Tara Dziedzic is a Managing Director in Global Corporate Client Group at NYSE Euronext. She is responsible for managing relationships of the...
It is encouraging to see that the S&P 500 just doubled, from the ominous low of 666, which occurred in March 2009. What a difference a couple of years can make!? I’m not saying we are “out of the woods” entirely. Nor am I suggesting that the economy is twice as strong as it was two years ago. However, I do believe that positive sentiment is reflected in the S&P 500’s 52 week high of 1,338 that we hit today. Yay! Helping the “bullish” improvement of the index is the fact that we have experienced good earnings this year, robust M&A activity, and generally positive economic reports.
It’s no wonder the S&P dropped so low on 3/9/09. 2008 was undoubtedly rough, and sentiment for the decade dropped to a saddening low in Q1 2009 (mirrored in the “666” of the S&P). Employment is always an important gauge, since hiring and positive employment rates naturally translate to higher spending and lending.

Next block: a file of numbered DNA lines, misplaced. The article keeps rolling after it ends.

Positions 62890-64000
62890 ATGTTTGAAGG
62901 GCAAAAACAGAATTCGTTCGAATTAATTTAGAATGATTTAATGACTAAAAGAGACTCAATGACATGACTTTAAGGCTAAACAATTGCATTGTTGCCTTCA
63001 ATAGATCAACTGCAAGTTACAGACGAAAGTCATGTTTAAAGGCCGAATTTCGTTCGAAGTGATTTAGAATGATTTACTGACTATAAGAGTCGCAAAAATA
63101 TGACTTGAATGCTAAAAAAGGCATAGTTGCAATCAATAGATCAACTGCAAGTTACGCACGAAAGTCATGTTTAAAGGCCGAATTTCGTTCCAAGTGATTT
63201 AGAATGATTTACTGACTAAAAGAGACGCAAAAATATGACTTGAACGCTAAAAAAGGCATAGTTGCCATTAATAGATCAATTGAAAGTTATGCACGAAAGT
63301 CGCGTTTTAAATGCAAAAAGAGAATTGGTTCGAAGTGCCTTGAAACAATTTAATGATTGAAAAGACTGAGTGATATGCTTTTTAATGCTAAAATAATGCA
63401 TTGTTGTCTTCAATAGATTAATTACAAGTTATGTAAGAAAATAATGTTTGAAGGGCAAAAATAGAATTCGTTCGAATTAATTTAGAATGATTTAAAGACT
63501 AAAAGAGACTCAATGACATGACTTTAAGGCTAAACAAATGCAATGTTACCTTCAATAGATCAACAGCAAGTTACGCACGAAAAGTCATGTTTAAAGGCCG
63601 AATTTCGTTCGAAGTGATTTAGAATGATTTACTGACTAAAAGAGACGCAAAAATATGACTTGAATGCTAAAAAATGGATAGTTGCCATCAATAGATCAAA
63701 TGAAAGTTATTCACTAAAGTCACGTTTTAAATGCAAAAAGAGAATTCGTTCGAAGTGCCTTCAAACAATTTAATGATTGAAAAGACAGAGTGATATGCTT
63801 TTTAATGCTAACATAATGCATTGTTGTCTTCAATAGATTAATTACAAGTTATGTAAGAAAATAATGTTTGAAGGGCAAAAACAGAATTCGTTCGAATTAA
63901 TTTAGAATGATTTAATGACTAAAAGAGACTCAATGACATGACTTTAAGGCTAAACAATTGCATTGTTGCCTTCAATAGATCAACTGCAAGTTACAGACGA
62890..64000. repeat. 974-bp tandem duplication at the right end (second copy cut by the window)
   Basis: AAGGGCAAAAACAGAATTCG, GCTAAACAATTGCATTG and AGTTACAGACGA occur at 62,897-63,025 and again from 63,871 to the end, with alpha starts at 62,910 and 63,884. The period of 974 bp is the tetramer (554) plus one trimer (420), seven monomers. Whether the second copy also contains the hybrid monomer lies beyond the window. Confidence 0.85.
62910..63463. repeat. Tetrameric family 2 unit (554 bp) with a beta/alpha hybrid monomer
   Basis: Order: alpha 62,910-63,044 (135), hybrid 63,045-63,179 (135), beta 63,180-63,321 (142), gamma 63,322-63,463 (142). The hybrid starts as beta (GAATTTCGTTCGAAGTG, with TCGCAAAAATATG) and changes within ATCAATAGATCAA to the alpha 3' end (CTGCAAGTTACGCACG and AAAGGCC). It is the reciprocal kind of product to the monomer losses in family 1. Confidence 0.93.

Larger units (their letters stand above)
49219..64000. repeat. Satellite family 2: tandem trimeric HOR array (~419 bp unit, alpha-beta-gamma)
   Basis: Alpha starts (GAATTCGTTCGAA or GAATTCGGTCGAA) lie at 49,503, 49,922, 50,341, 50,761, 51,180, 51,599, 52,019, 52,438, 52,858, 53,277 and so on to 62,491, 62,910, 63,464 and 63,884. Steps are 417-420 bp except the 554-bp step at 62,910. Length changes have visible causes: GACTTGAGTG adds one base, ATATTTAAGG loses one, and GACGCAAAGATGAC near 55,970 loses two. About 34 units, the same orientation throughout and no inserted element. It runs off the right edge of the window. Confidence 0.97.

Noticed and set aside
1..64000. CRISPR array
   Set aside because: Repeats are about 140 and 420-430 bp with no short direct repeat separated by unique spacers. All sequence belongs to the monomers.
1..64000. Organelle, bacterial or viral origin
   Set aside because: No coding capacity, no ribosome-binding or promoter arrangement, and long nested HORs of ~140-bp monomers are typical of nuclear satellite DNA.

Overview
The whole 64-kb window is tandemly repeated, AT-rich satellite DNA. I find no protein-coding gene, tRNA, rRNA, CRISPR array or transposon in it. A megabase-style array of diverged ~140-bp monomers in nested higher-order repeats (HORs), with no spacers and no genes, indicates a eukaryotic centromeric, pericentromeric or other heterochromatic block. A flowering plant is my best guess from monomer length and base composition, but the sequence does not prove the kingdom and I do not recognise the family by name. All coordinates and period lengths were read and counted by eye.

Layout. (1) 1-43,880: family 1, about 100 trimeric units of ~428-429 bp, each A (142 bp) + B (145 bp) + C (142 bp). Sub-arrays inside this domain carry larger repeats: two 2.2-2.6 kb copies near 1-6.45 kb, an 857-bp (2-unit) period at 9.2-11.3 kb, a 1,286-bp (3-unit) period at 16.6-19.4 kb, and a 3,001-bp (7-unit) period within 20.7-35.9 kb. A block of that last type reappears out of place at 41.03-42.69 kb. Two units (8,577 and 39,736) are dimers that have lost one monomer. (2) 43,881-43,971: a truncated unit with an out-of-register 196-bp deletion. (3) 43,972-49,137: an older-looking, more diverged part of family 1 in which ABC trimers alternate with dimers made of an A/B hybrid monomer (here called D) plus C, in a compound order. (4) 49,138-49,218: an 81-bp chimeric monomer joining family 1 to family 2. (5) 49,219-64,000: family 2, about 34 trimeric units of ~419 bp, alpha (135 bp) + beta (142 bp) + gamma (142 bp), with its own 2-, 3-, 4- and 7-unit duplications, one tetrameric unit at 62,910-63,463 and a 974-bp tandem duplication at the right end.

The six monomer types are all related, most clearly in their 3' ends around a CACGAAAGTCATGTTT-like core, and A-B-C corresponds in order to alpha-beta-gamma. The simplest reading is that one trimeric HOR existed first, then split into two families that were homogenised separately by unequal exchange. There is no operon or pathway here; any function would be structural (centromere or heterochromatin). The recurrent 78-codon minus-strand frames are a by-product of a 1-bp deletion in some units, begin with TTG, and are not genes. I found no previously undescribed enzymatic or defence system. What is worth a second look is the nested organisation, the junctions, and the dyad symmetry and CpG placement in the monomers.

Employment losses in 2008 had accelerated to a frightening degree by the end of the year. There were 1.3 million job losses in November & December 2008 - - the largest 2-month loss of this scale since September & October 1945 (when 1.9 million jobs were lost nationwide). For the year 2008, nonfarm employment fell by more than 3.0 million - - the largest 12-month loss, since October 1944–October 1945.* Yipes! The financial crisis of ’08 added fuel to the already spiraling weakness in construction, manufacturing, and professional and business services.
The trend seemed irreversible. Unemployment in the US reached an alarming number in Jan 2010 at 10.6%. Just this past January, it was still uncomfortably high at 9.8%. Last Thursday, there were 383,000 new jobless claims reported…which sounds bad, until you realize that is less than the 410,000 expected. Tomorrow we will see the jobless claims report and in a couple weeks we will see the new payroll figures. Fingers crossed.